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Dora to explore Pittsburgh

| Thursday, April 15, 2004

It's not often grown-ups get to not only act like children, but dress like them, too.

Christina Bianco gets to do both, and is having the time of her life.

Bianco, a Suffern, N.Y., native, snagged the lead role as bilingual 7-year-old Dora, in "Dora the Explorer Live! -- The Search for the City of Lost Toys."

This stage production is based on the No. 1 pre-school show on commercial television, Nickelodeon's "Dora the Explorer."

"Dora the Explorer Live! -- Search for the City of Lost Toys," will run May 12-16 at the Benedum Center for the Performing Arts in downtown Pittsburgh. It is being presented by The Pittsburgh Cultural Trust, Nickelodeon and Clear Channel Entertainment.

Wearing Dora's trademark orange shorts, purple T-shirt and backpack, Bianco is transformed into the little girl with the big imagination.

Plus, she gets to show off her singing and dancing talents.

Bianco first sang "Tomorrow" when she was 3 years old, atop a restaurant table.

She has now performed in more than 40 productions, including The Narrator in "Joseph and the Amazing Technicolor Dreamcoat," Yonah in "Children of Eden," and Cunegonde in "Candide." She has also had ensemble roles in "Evita" and "Jesus Christ Superstar" and recently recorded vocals for Stage Star Records' "Les Miserables," in the role of Eponine.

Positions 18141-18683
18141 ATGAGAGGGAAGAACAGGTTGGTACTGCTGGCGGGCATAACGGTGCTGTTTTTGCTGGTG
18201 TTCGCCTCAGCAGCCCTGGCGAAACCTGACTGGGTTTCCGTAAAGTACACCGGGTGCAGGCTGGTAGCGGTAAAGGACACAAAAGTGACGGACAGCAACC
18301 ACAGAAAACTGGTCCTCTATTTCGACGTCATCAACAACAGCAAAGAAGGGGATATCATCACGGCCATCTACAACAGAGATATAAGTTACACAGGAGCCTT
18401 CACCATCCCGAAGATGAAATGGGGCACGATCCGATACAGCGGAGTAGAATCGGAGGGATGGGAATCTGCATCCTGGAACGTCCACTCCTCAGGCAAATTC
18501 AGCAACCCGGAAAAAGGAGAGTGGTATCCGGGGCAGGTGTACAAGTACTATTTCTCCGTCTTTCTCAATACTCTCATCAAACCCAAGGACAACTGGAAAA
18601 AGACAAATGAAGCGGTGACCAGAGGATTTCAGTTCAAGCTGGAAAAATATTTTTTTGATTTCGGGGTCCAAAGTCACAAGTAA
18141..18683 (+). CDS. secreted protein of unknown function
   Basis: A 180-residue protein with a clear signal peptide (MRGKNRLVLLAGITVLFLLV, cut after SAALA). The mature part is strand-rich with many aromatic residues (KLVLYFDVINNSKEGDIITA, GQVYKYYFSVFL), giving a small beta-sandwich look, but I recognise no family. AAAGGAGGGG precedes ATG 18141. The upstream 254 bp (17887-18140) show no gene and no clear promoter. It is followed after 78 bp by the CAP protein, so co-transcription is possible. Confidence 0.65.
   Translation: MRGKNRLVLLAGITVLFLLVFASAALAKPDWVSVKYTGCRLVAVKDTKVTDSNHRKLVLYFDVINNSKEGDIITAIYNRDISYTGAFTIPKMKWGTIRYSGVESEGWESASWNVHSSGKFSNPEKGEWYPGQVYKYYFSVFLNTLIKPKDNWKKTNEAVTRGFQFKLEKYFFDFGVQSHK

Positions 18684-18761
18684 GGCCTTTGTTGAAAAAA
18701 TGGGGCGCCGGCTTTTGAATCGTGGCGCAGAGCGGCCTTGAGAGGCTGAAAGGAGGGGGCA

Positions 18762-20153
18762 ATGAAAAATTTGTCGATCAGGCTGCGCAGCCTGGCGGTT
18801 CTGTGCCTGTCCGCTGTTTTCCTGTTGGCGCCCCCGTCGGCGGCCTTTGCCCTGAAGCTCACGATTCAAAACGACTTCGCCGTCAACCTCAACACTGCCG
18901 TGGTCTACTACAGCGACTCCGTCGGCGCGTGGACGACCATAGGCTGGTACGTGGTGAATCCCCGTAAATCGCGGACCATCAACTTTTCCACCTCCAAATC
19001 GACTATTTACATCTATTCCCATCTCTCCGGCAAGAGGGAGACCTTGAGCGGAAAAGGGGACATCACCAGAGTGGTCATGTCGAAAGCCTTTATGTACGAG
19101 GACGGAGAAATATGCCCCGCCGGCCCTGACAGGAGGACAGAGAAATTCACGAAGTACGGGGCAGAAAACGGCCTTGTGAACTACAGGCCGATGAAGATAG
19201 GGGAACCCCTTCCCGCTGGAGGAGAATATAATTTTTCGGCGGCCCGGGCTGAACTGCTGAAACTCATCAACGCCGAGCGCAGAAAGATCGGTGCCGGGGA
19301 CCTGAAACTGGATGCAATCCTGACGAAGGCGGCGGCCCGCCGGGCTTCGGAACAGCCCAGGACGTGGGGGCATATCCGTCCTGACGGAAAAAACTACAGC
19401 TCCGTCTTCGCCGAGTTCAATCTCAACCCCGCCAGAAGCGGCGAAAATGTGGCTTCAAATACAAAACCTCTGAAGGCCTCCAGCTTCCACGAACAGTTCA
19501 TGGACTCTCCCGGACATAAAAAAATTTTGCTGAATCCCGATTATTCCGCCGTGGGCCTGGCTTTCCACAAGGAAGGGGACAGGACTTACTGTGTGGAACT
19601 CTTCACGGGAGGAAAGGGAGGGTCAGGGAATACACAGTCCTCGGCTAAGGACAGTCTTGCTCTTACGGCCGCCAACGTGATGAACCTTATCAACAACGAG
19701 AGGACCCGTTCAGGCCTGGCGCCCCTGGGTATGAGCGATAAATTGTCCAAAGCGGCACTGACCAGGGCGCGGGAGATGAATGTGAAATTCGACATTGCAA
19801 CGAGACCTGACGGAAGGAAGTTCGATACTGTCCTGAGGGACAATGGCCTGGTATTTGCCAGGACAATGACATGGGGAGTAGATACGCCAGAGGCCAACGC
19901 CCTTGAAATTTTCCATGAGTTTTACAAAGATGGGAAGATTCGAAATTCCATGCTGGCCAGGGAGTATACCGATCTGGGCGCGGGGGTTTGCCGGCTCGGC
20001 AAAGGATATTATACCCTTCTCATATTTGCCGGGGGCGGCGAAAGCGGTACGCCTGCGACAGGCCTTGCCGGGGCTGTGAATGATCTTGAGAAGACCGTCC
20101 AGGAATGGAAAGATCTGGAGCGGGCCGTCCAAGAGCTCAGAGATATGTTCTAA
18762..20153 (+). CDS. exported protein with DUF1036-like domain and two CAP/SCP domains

Bianco said her stage experience gave her the training needed to take on the lead role of Dora, but she still had other challenges to face.

"It's very challenging playing a 7-year-old," Bianco said during a recent telephone interview while on tour. "You have to make sure that you're being as realistic as possible and be able to relate to the kids in the audience."

The popular Dora is a Latina heroine whose adventures take place in an imaginative, tropical world filled with jungles, beaches and rain forests.

Dora explores her world just as pre-schoolers do every day, and Bianco said both the television and stage shows are designed to actively engage their audiences using a variety of learning techniques.

Bianco said the show is "completely interactive," as "Dora" and her best friend "Boots" invite the audience to join them in an exciting adven- ture.

Each step of their journey consists of a problem or puzzle that Dora and the audience must solve in order to move on to the next challenge.

Dora is proudly bilingual and uses her knowledge of English and Spanish to communicate with her friends, overcome obstacles and reach her goals.

Dora teaches Spanish words or phrases to the audience and then asks them to use them to solve a problem and forge ahead.

Bianco attributes her versatility as a performer to helping her master the role of Dora.

She said her ability to do various vocal imitations, the ability to mimic voices, accents and dialects, enabled her to bring Dora to life.

"I used to babysit two kids in my New York apartment building and one of the little girls loved Dora," Bianco said. "I would mimic her voice and she just loved it."

Bianco said adults will also enjoy the live show, as the set, the costumes and theatrics can be appreciated by everyone.

"It's a beautiful set and a great show," Bianco said.

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